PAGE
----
“In Western Europe, especially in Germany, there is a great fear of loss of prosperity. However, people in the [CEE and SEE] markets are going through their third inflationary phase. They know that this situation will continue, and they are more resistant to crises“, said Rüdiger Dany, CEO of NEPI Rockcastle, in a recent interview with ACROSS. “This is different in very saturated markets like Germany or France. There, many people think they must hold on to their money to be able to pay their bills tomorrow, whereas, in the [CEE and SEE] markets, people believe they should spend the money today in case it will be worth less tomorrow.”
Recent results make it very clear: The Austrian retail sector looks back on miserable months in terms of business. Dampened consumer sentiment and declining sales have led to an unprecedented decline in the number of retailers. The medium-term outlook gives little hope of improvement.
In the first six months of the year alone, 6400 businesses had to close in the retail sector, an increase of 141 percent compared to the same period in 2021. 480 retail businesses – including several large chain stores – also filed for insolvency between January and July.
In fact, the outlook for the industry is anything but positive, as a recent evaluation commissioned by the WKO shows. For nine months in a row, the retail sector in Austria has recorded a decline. In nominal terms, there was a slight increase of 1.9 percent in the first half of 2023. Adjusted for inflation, however, this results in a minus of four percent. Even compared to the pre-crisis level of 2019, the sales volume of the domestic retail sector declined by 0.8 percent.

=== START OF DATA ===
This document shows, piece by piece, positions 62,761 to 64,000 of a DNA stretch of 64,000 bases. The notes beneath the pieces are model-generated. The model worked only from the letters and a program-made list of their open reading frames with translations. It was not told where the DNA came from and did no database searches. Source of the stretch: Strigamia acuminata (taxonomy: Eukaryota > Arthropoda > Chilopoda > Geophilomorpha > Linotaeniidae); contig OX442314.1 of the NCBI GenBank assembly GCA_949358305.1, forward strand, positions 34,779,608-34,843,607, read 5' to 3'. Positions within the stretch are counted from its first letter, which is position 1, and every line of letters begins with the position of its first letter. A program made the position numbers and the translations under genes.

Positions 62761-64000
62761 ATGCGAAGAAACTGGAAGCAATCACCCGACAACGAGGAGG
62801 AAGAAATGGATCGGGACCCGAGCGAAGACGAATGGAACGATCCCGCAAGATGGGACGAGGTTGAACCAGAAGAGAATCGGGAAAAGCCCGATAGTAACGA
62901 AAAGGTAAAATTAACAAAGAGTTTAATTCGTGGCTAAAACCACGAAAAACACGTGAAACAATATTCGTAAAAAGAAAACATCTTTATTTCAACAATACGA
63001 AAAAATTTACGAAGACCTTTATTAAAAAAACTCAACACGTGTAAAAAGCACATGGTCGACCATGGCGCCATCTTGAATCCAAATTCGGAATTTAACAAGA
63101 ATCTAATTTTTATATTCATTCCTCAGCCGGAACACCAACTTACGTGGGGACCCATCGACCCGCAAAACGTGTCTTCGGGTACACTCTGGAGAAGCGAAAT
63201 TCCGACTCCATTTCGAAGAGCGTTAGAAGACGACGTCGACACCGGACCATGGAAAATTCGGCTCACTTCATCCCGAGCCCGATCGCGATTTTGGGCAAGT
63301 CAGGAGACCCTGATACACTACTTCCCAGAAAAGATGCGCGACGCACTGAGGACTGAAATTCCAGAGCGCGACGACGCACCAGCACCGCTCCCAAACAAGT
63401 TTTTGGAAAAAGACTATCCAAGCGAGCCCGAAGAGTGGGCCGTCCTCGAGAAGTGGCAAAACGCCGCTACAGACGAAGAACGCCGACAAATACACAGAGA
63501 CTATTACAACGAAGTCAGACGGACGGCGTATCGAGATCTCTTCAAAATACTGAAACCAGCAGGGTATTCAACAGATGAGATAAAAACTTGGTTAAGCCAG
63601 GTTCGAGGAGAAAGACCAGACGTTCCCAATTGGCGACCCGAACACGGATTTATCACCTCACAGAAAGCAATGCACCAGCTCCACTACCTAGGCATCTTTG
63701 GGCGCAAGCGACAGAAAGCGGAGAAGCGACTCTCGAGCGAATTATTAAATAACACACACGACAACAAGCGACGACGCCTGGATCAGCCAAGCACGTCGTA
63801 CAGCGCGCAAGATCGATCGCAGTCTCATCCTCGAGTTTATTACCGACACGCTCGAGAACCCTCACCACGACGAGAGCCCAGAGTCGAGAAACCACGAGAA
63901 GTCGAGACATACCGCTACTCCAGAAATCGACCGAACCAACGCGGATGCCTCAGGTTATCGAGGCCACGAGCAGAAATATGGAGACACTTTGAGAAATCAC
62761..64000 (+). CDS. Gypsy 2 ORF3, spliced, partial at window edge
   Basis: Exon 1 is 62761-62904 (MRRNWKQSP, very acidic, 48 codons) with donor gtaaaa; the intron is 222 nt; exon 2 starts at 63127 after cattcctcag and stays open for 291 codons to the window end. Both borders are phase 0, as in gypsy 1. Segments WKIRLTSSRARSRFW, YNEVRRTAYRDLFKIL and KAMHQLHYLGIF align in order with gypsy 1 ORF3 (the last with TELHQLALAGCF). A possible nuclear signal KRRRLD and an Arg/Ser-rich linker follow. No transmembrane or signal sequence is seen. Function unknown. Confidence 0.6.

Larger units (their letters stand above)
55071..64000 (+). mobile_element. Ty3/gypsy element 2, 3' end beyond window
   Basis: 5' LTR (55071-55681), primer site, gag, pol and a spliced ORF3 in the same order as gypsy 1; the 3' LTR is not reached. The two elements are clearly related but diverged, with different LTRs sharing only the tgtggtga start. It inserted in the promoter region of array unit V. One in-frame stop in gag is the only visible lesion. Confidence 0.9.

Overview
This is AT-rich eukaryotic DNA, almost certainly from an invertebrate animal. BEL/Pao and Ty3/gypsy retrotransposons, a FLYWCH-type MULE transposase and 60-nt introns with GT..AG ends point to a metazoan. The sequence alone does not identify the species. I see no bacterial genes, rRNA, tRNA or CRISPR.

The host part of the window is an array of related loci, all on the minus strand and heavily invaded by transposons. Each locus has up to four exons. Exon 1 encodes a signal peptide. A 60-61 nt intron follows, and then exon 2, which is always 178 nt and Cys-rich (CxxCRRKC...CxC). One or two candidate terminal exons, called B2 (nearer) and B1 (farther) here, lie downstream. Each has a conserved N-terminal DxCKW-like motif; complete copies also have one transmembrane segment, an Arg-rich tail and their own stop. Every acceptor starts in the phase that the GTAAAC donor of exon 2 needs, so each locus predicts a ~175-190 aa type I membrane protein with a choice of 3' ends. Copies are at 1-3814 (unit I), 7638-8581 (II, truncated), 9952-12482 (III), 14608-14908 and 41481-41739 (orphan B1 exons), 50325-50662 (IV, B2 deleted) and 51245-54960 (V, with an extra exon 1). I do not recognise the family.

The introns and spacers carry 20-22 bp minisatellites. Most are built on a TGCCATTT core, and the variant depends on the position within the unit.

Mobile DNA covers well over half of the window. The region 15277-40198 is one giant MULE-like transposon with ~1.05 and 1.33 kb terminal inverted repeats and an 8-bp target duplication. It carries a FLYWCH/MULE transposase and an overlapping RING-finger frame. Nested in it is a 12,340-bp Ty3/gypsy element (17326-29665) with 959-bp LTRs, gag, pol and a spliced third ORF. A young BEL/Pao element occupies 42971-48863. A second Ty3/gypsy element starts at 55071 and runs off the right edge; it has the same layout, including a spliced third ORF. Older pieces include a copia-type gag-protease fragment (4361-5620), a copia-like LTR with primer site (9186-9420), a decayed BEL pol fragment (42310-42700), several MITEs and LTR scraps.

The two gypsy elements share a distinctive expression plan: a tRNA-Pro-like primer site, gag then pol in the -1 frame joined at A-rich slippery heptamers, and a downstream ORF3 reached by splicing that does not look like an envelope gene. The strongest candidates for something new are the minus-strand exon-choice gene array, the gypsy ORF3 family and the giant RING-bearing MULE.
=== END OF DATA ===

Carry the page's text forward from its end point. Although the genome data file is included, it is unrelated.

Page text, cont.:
In nominal terms, food retailing generated a 9.5 percent increase in sales in the first half of the year, but after deducting higher costs, sales also fell by 1.9 percent in this sector, which has recently come under political scrutiny. The electrical goods (down 9.9 percent) and furniture (down 27.2 percent) sectors were hit even harder. The slump in sales in the furniture trade has less to do with the bankruptcy of Kika/Leiner – the stores affected only closed at the end of July – and more to do with the generally gloomy economic situation: with rising interest rates, less is being built, which will probably continue to hamper the furnishings sector in the coming years.